October 5th, 2021
Written by Christian Vazquez
When the mainstream hears the word "blockchain," their minds usually go to cryptocurrencies or NFTs, but there is more to the technology than just these applications. What is blockchain, and why should anyone care about it?
Blockchain is defined as a shared, immutable ledger that records transactions and tracks assets between participants on a network. In my words, it's a public database of peer-to-peer interactions that are recorded over time. These records are viewable by anyone, and no single participant or entity can alter any existing record. Here's the important takeaway: things recorded on blockchain can serve as proof!
That's called provenance, and I'll show you just how important it is.
On average, there's 420,000 deaths every year from food-borne diseases worldwide. That number is high because it's hard to tell where the harmful foods came from. With so many participants (suppliers, distributers, & retailers) having their own systems of record, information becomes blurry & difficult to find.
IBM Food Trust is a supply chain solution that traces the path of food from start to finish. "When an outbreak of a food-borne disease happens, it can take days, if not weeks, to find its source." (Walmart Case Study – Hyperledger Foundation, 2022). This solution focused on 2 products during its Proof of Concept stage, one of which was mangoes in the US. When it was finally implemented, "the system was able to reduce the time needed to trace the provenance of a mango from 7 days to 2.2 seconds." With every participant on the network having access to the same, verified information, members are quickly able to trace through each step that was provably completed between the farmer and the end consumer.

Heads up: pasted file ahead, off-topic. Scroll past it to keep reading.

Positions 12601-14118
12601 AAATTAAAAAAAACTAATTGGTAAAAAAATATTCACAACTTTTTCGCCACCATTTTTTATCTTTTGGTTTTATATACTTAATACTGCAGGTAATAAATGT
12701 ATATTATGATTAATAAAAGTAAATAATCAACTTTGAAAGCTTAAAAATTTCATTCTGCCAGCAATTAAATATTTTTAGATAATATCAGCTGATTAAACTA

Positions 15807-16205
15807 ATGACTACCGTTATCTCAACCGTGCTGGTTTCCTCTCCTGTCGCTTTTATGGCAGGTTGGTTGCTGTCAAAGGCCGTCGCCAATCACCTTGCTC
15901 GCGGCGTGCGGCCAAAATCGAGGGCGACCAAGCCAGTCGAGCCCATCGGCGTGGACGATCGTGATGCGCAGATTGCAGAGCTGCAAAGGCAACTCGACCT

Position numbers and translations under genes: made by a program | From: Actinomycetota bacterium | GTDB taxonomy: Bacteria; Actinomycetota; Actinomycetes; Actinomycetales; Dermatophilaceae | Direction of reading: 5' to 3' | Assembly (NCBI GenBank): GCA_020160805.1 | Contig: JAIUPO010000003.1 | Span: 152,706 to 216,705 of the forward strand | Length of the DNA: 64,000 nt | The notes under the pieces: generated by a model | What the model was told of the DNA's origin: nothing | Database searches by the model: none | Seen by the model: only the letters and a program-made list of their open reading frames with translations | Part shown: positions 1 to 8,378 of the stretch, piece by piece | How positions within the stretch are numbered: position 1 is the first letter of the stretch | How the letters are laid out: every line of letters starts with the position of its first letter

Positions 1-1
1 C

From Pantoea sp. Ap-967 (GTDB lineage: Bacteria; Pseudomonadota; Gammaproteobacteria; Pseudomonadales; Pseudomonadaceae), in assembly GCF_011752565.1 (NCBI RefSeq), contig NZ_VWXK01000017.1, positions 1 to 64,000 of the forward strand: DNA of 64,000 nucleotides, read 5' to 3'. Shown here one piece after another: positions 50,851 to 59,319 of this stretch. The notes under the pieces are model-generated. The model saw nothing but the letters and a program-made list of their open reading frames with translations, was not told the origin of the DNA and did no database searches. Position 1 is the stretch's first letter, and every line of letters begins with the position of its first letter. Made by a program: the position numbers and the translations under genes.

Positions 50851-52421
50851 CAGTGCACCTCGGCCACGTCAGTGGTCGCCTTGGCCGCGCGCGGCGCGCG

So you may be asking, "Ok Christian, I should care about blockchain because I can prove where my food came from?"
No, you should care because we are in a world of information overload. Much of what circulates online is garbage, some of it can't be trusted, and the info we do want can be hard to find and even harder to verify as legitimate. The industry-specific application of blockchain is not as important as what it enables; provenance, transparency, and more direct ways of working together (peer-to-peer). The more accurate information is and the faster it's received, the better things are for all participants involved. This is precisely what blockchain is wonderful for.
There's several areas I'll be diving deeper into with my research like:
- Advertising fraud
- Major media news sources
If you're interested in disruption then I encourage you to think about specific "spots" across industries that are nebulous. An example I think about is the music industry and the challenges around music rights, sampling, and royalty splits. Essentially, I challenge you to consider businesses or relationships that would benefit all parties involved by having transparent, immutable information that is publicly available. I would love to hear your thoughts in the comments!
Blockchain is arguably still a young technology at only 14 years old, and there are certainly many challenges to solve for. Despite this, I think it is a very important technology. It is a line of defense against poor human behavior, and our ability to use and improve it begins by separating the technology from the stigmas of the applications it's most notably known for. Cryptocurrencies and NFTs are popular, but they're not the only things blockchain is good for!
 Hyperledger.org. 2022. Walmart Case Study – Hyperledger Foundation. [online] Available at: <https://www.hyperledger.org/learn/publications/walmart-case-study> [Accessed 5 October 2022].